Dichter compared the situation to a water polo match. When seen from above it all looks elegant, but underneath the water there is a great deal of kicking and thrashing.

According to Dichter, Hamas and Islamic Jihad are interested in reaching a new cease-fire agreement in order to rebuild their damaged infrastructure in the West Bank. Today 90 percent of their energy is being devoted to survival, and 10 percent to carrying out attacks, Dichter estimated. "If there is a new hudna, this proportion will change," he said.

On Tuesday, the last day of the Moslem special month of Ramadan, Israel released ten Jordanian prisoners. None was convicted of a violent crime. Foreign Minister Shalom had argued that it would be mistake to release the Jordanians as part of a larger prisoner release with Hizbullah, since that would give Hizbullah credit in the Arab world for being able to release prisoners while the Jordanian government, even with its peace pact with Israel, would be seen as unable to do so. His recommendation to release them to Jordan without any intermediaries was accepted.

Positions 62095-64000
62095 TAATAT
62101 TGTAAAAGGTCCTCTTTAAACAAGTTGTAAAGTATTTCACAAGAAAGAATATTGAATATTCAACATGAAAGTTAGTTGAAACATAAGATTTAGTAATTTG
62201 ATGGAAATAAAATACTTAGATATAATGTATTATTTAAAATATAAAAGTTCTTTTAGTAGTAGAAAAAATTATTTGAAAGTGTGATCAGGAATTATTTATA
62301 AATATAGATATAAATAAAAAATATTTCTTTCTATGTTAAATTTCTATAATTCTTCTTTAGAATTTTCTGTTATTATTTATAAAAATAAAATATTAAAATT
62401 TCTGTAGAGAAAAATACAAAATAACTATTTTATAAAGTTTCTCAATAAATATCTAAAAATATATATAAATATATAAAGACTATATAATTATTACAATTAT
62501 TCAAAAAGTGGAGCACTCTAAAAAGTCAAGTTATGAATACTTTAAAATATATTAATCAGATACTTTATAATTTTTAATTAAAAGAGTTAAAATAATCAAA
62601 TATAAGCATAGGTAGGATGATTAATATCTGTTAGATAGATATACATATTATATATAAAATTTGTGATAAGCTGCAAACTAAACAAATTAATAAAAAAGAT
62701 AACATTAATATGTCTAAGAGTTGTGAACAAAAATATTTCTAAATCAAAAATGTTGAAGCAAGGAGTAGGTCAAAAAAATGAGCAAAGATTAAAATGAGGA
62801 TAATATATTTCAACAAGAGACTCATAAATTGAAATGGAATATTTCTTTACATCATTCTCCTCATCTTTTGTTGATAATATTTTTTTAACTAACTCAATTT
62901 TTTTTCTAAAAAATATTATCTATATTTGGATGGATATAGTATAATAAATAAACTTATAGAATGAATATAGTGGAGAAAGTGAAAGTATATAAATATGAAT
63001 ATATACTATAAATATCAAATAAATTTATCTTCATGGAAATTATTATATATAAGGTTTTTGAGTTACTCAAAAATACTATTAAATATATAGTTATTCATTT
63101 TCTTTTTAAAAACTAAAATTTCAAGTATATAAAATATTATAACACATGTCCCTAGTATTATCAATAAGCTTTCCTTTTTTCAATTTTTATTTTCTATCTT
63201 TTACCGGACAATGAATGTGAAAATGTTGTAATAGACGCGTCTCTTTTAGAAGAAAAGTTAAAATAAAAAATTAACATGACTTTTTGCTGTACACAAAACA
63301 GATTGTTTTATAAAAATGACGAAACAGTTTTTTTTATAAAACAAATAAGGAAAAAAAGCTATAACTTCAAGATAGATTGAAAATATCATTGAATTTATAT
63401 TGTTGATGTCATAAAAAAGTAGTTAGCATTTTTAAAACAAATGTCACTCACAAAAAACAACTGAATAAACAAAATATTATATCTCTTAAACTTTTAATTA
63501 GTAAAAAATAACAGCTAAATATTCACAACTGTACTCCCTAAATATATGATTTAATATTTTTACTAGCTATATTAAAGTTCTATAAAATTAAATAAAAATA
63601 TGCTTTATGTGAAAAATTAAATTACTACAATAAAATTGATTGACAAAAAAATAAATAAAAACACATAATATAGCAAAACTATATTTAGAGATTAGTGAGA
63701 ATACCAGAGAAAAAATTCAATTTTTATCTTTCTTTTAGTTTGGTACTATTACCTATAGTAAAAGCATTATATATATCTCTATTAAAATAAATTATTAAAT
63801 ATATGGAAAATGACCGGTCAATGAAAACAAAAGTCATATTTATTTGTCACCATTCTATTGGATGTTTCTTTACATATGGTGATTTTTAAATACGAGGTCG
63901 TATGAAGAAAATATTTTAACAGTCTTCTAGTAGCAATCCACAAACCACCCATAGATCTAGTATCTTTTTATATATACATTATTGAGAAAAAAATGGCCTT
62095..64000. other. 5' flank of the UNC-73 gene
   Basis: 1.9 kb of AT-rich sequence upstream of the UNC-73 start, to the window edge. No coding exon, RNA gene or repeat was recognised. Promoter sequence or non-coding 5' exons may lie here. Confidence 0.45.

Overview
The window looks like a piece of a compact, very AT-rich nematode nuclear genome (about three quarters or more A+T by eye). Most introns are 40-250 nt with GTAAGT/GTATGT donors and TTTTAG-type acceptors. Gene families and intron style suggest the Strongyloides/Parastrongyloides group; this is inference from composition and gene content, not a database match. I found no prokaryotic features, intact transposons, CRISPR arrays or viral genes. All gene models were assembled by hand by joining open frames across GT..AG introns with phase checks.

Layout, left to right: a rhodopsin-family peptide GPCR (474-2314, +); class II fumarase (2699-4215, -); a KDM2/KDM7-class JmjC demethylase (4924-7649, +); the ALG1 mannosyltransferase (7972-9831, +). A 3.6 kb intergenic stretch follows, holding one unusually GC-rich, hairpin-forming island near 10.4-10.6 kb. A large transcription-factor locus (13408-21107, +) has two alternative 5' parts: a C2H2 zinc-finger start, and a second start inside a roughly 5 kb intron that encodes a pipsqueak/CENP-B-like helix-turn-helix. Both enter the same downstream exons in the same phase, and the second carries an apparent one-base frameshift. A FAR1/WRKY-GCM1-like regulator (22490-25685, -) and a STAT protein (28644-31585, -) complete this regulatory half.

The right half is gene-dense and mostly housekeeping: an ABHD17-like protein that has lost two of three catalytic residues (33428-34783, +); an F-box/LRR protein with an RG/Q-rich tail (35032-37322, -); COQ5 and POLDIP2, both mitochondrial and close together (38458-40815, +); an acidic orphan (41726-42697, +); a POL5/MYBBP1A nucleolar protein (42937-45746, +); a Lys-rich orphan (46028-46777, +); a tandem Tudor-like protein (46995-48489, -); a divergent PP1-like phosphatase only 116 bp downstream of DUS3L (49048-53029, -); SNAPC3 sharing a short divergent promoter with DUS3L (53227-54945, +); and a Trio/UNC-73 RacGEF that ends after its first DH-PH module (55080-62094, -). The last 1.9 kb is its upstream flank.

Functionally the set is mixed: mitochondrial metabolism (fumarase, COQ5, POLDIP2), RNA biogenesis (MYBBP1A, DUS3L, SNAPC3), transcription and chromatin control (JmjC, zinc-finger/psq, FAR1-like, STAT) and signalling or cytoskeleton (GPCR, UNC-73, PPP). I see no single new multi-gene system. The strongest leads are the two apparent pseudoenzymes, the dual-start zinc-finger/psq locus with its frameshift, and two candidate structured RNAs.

Also at the Cabinet meeting, Prime Minister Ariel Sharon responded to media reports that the government is considering taking unilateral steps in Judea, Samaria and Gaza. The PM said that Israel is committed to the Roadmap, but that he does not rule out unilateral steps. The Prime Minister emphasized that his position is not yet fully formed, and that any plan will be submitted to the cabinet at the appropriate time.

The prime minister later told Likud MKs that there would be no additional concessions to the Palestinians before high- level meetings. He said that he would not make any concessions or ease restrictions on the Palestinians in order to get Israeli-Palestinian meetings to start.

Sharon also said that the government's decision on the route of the fence "wont be changed. Period," in an answer to a question from MK Gidon Saar.

"Don't be impressed by press reports," he told Likud members. "We will not wait for them forever; nor will we wait for repeated cabinet changes. If there is no progress, we will take unilateral steps.

"What they didn't receive today, they won't necessarily receive tomorrow. Unilateral steps mean nonnegotiable steps; and these won't always be to their benefit," he said.

"I have told the Palestinians that their time is not unlimited. I am against drawing timetables but there is a limit to our patience. Time is not unlimited; our patience is. There is no way we will continue to suppress our reaction to continuing acts of terror," the Prime Minister added. But he also said, "It is clear that in the end we will not be sitting in all the locations we are now situated."